In the United States, anti-free-trade sentiment has propelled real estate developer Donald Trump to the front of the GOP pack of presidential candidates, including a pledge to reverse the 1994 North American Free Trade Agreement with Canada and Mexico, the two top U.S. trade partners.
"We will either renegotiate it or we will break it," Trump said last fall, calling it "a disaster. Every agreement has an end. Every agreement has to be fair."
Trump has also vowed to raise tariffs on Mexico and China. Those higher tariffs would almost certainly cut into U.S. exports, which represent about $2 trillion, or roughly one-eighth of the nation's gross domestic product.
But that impact varies widely from one U.S. state to another, with West Coast states more heavily reliant on Chinese markets and border states seeing the biggest demand from Mexico.
China represents the third-largest U.S. export market, after Canada and Mexico, accounting for nearly $120 billion worth of goods last year. Overall, that represents less than 8 percent of U.S. exports — or less than 1 percent of total gross domestic product.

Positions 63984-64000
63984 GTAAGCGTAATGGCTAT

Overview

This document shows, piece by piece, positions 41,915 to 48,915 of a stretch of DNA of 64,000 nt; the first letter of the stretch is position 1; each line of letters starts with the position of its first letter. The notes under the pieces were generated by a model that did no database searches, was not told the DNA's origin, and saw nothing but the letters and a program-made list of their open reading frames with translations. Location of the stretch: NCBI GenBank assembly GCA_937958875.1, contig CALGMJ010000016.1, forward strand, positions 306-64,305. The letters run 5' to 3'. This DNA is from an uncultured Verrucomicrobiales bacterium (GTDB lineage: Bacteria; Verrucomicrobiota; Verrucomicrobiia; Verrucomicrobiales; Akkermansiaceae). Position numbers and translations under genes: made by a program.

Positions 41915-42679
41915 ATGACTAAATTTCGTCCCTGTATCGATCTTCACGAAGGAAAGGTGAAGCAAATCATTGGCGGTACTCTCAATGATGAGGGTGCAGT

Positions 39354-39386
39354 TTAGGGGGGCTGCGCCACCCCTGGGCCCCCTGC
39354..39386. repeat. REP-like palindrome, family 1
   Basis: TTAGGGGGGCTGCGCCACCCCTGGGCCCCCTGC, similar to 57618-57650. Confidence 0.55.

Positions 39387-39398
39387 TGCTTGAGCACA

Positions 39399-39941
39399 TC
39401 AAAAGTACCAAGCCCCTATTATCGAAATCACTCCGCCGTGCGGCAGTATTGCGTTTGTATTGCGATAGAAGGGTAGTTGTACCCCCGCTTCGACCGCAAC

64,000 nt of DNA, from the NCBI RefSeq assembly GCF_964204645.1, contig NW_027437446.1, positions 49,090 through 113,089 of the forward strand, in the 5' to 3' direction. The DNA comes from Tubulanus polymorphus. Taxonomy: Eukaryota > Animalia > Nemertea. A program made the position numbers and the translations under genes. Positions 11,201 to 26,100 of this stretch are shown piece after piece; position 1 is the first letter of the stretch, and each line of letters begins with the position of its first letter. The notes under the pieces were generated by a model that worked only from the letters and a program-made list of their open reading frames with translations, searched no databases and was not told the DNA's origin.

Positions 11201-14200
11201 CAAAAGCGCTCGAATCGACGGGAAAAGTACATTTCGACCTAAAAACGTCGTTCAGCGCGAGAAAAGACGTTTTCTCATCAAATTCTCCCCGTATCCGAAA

But the Chinese market is a much bigger deal for a handful of West Coast states.
Among the most dependent: Washington, which sold roughly 20 percent of its exports to China last year, or nearly $19 billion worth of goods. Airplanes, the state's largest export by far, made up the bulk of the state's sales to China.
California exports some $16 billion to mainland China, with computers and electronics accounting for more than a quarter of the total. Texas was the third-largest exporter to China, with more than $11 billion worth of products that included chemicals, computers and machinery.
Alaska, which exports a smaller volume of goods, sends $1.5 billion worth of its exports — a quarter of the total — to China. Roughly half of that consists of seafood.
U.S. farm states are also big exporters to China, which is the biggest single market for American agricultural products. Some 20 percent of all U.S. farm exports are sold to China, which bought $30 billion worth of food and other farm products in fiscal year 2014, including soybeans, distillers' grains, hides and skins, tree nuts, coarse grains, cotton and beef, according to the U.S. Department of Agriculture.